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raceAhead: CEO Activism, #NeverAgain Marches To Washington, Transgender Teachers Under Siege

Your week in review, in haiku

 

1.

Вы можете правило для жизни!

Шаг 1: быть олигархом.

Шаг 2: Вот и все.

 

2.

Third time’s a charm(er).

Bolton shakes fist. World quakes: DO

NOT CONGRATULATE

 

3.

Wanted: Legal team.

Good with Storms. No background checks.

Be camera-ready.

 

4.

“Breach of trust? Sorry!”

“Cool.” <Congress checks calendar>

“You free next Thursday?”

 

5.

Marching for our lives;

bigger than the beltway when

enough is enough.

 

Wishing you a meaningful and storm-free weekend.

On Point

CEO activism has officially arrivedCEO activism has been an increasingly important issue for Fortune readers, and an important conversation within our executive communities, such as the CEO Initiative. This piece makes a strong case that executives are officially feeling free to speak out on the hot-button issues – like race, gun control and LGBTQ rights – that align with their personal values and those of the organizations they lead. In fact, this HBR piece was tweeted by Salesforce CEO Marc Benioff (who is one of the examples they cite) just to drive the point home. “CEO activism is not a leadership choice, but a modern — and an evolving — expectation,” he said.HBR

The meme-makers of Parkland, Florida
On the eve of tomorrow’s historic march on Washington, Vanity Fair takes us deep inside the media lab created by the survivors of the Marjory Stoneman Douglas High shooting and their friends. Their plan? To meme and message #NeverAgain into genuine action and policy change. They’re organized, collaborative, non-hierarchical and research-based; they work iteratively, are open to feedback, and execute as efficiently as any corporate team. Best of all, they are uniquely intersectional in their thinking. If you file this story under “future of work” instead of political activism, the story becomes even more important. The kids are alright, and not just the wealthy ones.
Vanity Fair

More than half of all transgender teachers report some form of discrimination in the workplace
Here’s a depressing dispatch from the education team at NPR. Their recent survey of 79 transgender or gender-nonconforming teachers in the US and Canada found that 56 percent reported some form of workplace discrimination or harassment, almost always from colleagues or administrators, not students. Most of the teachers surveyed had also tried to integrate LGBTQ topics into their teaching or advise awareness groups, primarily for the safety of students. “I don’t think I’ve ever seen a supportive parent for my LGBT kids,” said one NYC high school teacher.
NPR

Byron Allen’s Entertainment Studios buys The Weather Channel for $300 million
The comedian-turned-producer continues to cement his status as a legitimate media mogul while maintaining his unique sense of humor. His latest acquisition of the Weather Group was completed during the most recent nor’easter, which blanketed the East Coast with snow. The deal does not include the Weather Group’s digital assets, like weather.com or related apps. Entertainment Studios owns eight other cable networks, including JusticeCentral.tv, Cars.tv, Pets.tv and Recipe.tv.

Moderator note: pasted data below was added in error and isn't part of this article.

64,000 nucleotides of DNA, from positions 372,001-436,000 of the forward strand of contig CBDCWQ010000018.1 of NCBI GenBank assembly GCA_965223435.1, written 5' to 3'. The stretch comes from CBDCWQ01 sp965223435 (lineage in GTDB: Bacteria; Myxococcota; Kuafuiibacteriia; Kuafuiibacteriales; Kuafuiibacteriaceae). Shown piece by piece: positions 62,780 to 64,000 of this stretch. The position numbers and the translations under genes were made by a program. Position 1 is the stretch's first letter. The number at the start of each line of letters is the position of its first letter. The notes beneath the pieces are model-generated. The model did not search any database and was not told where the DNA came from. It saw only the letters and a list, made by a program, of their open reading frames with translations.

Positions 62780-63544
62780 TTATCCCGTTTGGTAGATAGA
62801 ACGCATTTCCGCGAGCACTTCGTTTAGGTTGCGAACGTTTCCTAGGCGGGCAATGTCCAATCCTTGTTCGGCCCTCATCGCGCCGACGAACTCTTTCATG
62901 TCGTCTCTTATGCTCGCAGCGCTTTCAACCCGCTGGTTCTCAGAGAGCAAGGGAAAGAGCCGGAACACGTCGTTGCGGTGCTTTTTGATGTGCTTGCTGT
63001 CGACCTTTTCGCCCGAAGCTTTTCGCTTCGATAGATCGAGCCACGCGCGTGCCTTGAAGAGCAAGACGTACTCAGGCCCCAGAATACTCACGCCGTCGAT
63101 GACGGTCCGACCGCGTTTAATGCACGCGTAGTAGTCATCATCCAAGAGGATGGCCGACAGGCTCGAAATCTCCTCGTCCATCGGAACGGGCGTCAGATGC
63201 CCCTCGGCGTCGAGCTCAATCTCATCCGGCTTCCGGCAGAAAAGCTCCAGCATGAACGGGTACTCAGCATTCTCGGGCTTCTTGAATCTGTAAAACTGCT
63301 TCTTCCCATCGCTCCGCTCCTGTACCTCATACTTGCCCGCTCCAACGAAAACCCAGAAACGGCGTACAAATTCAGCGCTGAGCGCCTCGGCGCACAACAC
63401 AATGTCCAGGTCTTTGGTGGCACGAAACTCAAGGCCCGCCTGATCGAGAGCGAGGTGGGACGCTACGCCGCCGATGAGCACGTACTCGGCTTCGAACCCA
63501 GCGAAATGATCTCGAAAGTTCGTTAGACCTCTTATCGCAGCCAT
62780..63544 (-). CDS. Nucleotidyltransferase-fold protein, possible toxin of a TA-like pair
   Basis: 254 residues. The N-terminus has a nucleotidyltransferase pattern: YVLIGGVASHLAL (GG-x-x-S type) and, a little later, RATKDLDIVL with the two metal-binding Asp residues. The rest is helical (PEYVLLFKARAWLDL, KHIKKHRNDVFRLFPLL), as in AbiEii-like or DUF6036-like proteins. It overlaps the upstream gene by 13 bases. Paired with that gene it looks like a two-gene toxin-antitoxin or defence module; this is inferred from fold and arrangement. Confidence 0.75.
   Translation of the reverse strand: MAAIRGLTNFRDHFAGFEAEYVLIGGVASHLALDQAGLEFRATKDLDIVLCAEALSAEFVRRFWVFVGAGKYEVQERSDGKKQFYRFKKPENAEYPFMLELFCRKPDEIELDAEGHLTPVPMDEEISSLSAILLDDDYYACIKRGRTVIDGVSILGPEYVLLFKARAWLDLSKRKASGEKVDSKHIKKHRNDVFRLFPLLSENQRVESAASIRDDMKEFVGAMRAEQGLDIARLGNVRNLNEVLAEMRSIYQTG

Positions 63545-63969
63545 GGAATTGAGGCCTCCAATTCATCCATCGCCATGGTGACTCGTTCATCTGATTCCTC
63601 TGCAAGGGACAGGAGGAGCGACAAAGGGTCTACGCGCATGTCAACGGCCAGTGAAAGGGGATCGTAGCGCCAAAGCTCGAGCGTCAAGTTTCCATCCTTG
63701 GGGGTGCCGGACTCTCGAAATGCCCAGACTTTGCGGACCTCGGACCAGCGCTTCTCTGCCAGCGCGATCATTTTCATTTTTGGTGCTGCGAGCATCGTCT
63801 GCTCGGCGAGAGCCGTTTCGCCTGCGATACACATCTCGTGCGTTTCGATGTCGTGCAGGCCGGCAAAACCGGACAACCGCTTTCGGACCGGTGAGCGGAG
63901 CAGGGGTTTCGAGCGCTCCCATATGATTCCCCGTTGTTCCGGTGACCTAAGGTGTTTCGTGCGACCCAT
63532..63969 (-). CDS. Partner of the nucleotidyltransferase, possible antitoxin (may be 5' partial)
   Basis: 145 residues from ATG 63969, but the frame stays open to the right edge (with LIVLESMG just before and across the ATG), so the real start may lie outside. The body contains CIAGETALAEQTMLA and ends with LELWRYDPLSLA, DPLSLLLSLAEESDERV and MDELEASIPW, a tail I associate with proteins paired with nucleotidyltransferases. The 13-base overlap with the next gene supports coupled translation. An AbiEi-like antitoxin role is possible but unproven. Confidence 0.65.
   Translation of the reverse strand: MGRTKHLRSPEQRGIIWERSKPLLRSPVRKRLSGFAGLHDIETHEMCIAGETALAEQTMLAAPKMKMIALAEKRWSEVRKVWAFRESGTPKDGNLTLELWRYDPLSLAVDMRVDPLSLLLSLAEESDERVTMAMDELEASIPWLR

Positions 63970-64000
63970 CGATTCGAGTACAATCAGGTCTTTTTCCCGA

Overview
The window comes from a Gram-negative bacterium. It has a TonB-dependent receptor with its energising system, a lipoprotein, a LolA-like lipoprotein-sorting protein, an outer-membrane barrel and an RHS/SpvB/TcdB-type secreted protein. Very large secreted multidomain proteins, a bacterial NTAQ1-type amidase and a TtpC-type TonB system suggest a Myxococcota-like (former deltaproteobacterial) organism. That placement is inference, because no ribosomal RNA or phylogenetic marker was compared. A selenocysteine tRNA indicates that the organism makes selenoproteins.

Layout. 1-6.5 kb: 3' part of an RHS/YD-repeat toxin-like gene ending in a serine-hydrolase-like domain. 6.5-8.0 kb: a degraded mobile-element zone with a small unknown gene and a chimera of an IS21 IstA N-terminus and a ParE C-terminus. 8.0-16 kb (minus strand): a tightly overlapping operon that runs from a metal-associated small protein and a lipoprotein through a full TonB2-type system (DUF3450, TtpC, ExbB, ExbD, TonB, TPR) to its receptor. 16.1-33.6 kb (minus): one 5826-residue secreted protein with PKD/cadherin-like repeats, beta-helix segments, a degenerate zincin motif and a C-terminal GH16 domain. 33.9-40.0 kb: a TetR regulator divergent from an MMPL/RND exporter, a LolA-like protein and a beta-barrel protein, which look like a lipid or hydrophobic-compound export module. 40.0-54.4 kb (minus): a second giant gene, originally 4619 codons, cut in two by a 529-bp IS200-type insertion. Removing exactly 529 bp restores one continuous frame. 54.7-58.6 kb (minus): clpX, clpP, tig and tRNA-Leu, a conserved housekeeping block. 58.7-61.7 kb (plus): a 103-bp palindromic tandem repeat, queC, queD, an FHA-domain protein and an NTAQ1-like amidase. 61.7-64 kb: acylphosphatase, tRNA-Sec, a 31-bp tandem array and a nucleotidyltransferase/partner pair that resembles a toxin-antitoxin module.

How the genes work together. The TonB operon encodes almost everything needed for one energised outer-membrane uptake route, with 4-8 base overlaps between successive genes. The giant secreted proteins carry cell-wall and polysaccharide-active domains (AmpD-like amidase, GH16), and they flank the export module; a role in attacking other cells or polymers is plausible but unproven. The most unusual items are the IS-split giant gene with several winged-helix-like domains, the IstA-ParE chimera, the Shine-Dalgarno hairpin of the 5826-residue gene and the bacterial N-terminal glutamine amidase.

The Wrap

The Woke Leader

Age bias at IBM and beyond
ProPublica and Mother Jones collaborated on this story exploring how IBM has been scrambling to meet the challenges of a rapidly transforming technology sector since the 1980s by correcting its “seniority mix,” eliminating older employess in ways that may circumvent age discrimination laws. In the past five years alone, the investigative team estimates that 60% of the jobs eliminated by the company have been held by employees 40 or over. Fortune’s Jonathan Vanian tackled this issue last year, finding that some 60,000 tech jobs had been eliminated by blue-chip firms like Cisco, and for similar reasons. The cost is something we need to think about, he says. “There’s a human element that often gets overlooked when companies try to stay up to date with current technological trends.”
ProPublica

To have empathy with the devil, start with yourself
Wendy Chin-Tanner, worried about the uptick in hate crimes and rhetoric, has written a lengthy essay that might come in handy when faced with a friend, neighbor or loved one who is on the other side of an important divide. Find a way to honor your own point of view without demonizing others. “What I propose is a two-step plan for radical empathy where step one is self-empathy and step two is strategic empathy,” she writes. “We can use strategic empathy to help us maintain our own points of view while understanding the context and reasoning of someone else’s even if we don’t agree with them, even if we’re angry at them, and even if we can’t find it within ourselves to love them.”
Alternet

By erasing Islam from Rumi’s poetry, we all miss his point
Rumi’s love poetry has been a revelation for seekers of universal wisdom around the world for centuries. But the New Yorker’s Rozina Ali argues that his popularity, particularly within high tone circles – Madonna, Tilda Swinton and Coldplay’s Chris Martin have long been among his celebrity fans – have allowed publishers to erase Rumi’s Muslim essence from his work to our detriment. But don’t blame rock and roll. “It was in the Victorian period that readers in the West began to uncouple mystical poetry from its Islamic roots.” It was Rumi’s unique experience at the intersection of Sufism, Sunni Islam and Koranic debate that informed his voice, and animated his desire for oneness with God. But a committed contempt for Islam persuaded scholars over the years that Rumi was “mystical not because of Islam but in spite of it.”
New Yorker

Quote

Your task is not to seek for love, but merely to seek and find all the barriers within yourself that you have built against it.
Rumi